We believe virtualization will transform the data center in many ways beyond just server virtualization. Storage is the next major resource that needs to be virtualized to build a truly dynamic data center, where resources can be rapidly redeployed to meet demand. Sun brings unique solutions in this area that combine software and hardware. The Sun Fire x4600 storage server is the first step for us.

We also believe that desktop virtualization is turning into an increasingly important trend. Sun has long been selling its Sun Ray thin-client virtualization solution, but more recently we've dramatically expanded our offerings around Windows desktop virtualization with Sun's Secure Global Desktop technology and a full Virtual Desktop Infrastructure stack. Now we're expanding Sun xVM to the developer desktop, with our announcement that we've agreed to acquire Innotek, the provider of the open-source virtualization software called VirtualBox.

Peter Galli has been a financial/technology reporter for 12 years at leading publications in South Africa, the UK and the US. He has been Investment Editor of South Africa's Business Day Newspaper, the sister publication of the Financial Times of London.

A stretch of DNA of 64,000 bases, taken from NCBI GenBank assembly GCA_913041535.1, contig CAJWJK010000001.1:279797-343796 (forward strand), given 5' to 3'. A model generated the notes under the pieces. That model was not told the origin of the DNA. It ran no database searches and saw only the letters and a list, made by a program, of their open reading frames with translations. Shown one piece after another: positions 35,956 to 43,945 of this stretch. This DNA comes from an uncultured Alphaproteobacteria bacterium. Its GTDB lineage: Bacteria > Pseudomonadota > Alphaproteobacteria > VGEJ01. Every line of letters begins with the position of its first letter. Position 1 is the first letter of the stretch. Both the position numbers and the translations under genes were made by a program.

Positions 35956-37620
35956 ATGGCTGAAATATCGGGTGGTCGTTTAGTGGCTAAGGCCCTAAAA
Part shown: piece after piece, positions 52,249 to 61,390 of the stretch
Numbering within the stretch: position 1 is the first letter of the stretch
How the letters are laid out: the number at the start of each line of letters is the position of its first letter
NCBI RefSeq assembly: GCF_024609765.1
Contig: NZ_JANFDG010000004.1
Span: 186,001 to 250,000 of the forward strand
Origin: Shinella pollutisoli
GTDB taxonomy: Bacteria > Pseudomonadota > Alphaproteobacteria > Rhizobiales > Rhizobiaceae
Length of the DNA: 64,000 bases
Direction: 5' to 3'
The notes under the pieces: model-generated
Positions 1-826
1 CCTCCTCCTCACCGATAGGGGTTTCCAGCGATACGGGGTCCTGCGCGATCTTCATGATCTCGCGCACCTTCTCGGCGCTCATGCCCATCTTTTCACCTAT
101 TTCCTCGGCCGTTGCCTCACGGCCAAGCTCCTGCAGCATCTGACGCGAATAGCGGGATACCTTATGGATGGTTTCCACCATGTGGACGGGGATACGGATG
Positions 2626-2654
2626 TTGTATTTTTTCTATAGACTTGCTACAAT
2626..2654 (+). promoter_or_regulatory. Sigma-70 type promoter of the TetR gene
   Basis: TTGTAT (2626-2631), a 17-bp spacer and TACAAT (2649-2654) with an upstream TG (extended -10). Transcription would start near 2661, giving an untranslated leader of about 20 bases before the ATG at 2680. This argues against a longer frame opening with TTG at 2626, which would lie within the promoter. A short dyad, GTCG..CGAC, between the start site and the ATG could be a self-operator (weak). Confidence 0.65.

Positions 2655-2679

He was also Group Financial Communications Manager for First National Bank, the second largest banking group in South Africa before moving on to become Executive News Editor of Business Report, the largest daily financial newspaper in South Africa, owned by the global Independent Newspapers group.

He was responsible for a national reporting team of 20 based in four bureaus. He also edited and contributed to its weekly technology page, and launched a financial and technology radio service supplying daily news bulletins to the national broadcaster, the South African Broadcasting Corporation, which were then distributed to some 50 radio stations across the country.

He was then transferred to San Francisco as Business Report's U.S. Correspondent to cover Silicon Valley, trade and finance between the US, Europe and emerging markets like South Africa. After serving that role for more than two years, he joined eWeek as a Senior Editor, covering software platforms in August 2000.

He has comprehensively covered Microsoft and its Windows and .Net platforms, as well as the many legal challenges it has faced. He has also focused on Sun Microsystems and its Solaris operating environment, Java and Unix offerings. He covers developments in the open source community, particularly around the Linux kernel and the effects it will have on the enterprise.

He has written extensively about new products for the Linux and Unix platforms, the development of open standards and critically looked at the potential Linux has to offer an alternative operating system and platform to Windows, .Net and Unix-based solutions like Solaris.

His interviews with senior industry executives include Microsoft CEO Steve Ballmer, Linus Torvalds, the original developer of the Linux operating system, Sun CEO Scot McNealy, and Bill Zeitler, a senior vice president at IBM.

For numerous examples of his writing you can search under his name at the eWEEK Website at